Bans in place for wrestlers
JAPAN’S sumo giants have been banned from playing golf and to strictly obey traffic laws as the country’s ancient sport gears up for its formal return from a damaging boutfixing scandal.
Sumo officials are turning the screw after being given the government’s go-ahead to hold its first tournament since a sting operation led to 25 wrestlers and trainers being fired.
“This is really the start so I want the wrestlers to be braced for it,” Japan Sumo Association chairman Hanaregoma said yesterday.
“I want them to go into battle feeling the nerves. There will be no playing golf and they will be told to adhere to the rules of traffic.”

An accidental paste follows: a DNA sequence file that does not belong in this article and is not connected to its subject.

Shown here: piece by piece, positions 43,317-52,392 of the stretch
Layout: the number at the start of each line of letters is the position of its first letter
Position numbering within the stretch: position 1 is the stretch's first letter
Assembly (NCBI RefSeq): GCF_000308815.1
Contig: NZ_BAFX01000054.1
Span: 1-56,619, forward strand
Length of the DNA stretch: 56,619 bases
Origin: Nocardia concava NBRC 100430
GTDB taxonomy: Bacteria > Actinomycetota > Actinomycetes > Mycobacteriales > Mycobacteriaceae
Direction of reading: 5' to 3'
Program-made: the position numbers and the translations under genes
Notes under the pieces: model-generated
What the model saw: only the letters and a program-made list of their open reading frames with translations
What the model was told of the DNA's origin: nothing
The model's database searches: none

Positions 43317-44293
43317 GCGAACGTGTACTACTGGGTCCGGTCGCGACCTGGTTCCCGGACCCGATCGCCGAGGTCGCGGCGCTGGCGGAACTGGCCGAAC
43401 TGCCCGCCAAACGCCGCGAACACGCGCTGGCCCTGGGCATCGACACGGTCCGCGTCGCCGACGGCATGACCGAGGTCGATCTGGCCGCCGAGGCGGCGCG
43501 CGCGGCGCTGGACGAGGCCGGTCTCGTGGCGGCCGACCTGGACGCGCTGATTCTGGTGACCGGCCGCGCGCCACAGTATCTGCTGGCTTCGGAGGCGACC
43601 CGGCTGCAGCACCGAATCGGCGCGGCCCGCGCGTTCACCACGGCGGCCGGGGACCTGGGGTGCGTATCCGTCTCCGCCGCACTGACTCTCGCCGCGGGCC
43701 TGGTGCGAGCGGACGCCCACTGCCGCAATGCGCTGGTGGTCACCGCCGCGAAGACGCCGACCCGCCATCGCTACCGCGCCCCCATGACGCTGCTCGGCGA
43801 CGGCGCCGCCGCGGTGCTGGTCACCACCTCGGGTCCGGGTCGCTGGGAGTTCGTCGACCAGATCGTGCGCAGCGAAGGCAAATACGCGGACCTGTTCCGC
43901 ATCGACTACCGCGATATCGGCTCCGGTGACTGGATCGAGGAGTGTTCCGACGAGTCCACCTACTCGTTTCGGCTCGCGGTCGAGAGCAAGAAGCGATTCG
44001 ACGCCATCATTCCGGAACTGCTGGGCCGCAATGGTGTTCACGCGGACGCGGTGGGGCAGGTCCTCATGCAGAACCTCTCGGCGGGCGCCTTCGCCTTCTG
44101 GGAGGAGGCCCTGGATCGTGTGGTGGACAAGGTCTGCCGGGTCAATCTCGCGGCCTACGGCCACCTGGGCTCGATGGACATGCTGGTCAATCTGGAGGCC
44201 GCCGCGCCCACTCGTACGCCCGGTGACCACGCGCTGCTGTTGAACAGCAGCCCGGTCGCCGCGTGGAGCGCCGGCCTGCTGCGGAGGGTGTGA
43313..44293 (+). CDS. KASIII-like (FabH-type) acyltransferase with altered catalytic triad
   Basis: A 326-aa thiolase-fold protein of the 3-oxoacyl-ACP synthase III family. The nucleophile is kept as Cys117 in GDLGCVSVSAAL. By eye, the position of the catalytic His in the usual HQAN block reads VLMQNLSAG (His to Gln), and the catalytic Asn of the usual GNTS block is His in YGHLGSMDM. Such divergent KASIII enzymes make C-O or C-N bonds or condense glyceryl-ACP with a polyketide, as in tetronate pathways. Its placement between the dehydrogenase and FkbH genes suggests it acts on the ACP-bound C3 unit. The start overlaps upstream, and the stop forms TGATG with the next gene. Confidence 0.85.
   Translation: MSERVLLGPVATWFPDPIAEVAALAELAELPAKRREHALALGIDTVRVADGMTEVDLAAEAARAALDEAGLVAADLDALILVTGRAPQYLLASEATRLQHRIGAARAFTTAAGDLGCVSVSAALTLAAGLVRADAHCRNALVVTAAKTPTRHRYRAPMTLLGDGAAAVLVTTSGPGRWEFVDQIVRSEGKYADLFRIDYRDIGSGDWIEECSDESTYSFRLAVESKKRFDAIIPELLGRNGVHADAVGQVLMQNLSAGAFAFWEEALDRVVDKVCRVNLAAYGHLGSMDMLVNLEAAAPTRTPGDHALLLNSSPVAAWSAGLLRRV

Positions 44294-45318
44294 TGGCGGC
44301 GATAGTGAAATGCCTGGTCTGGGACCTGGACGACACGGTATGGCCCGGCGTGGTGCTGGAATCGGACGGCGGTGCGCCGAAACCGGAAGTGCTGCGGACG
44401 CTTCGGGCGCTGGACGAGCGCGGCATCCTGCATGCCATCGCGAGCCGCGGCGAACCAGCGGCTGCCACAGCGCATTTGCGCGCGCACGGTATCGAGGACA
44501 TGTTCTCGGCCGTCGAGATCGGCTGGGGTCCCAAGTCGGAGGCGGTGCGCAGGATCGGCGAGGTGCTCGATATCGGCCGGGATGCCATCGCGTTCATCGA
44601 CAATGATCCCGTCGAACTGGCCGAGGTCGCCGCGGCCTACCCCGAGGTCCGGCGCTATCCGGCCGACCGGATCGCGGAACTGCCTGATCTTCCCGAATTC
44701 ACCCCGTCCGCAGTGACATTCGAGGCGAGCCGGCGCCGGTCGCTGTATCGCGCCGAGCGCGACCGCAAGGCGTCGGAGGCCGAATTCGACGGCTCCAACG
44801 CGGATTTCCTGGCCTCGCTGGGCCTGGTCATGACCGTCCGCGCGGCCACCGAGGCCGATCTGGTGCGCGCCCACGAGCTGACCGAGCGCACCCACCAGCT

Following a serious traffic accident some years ago, wrestlers were banned from driving and they will also have their mobile phones confiscated for the July 10-24 Nagoya tournament.
Accusations of match-fixing are not unheard of in sumo but text messages discovered on mobile phones tipped off the JSA and sparked the latest public relations disaster. Mass sackings, arrests and convictions in gambling, drug use, gang crime and assault cases have also plagued the sport.
Sumo’s privileged position of enjoying special tax breaks could still be at risk unless the sport cleans up its act.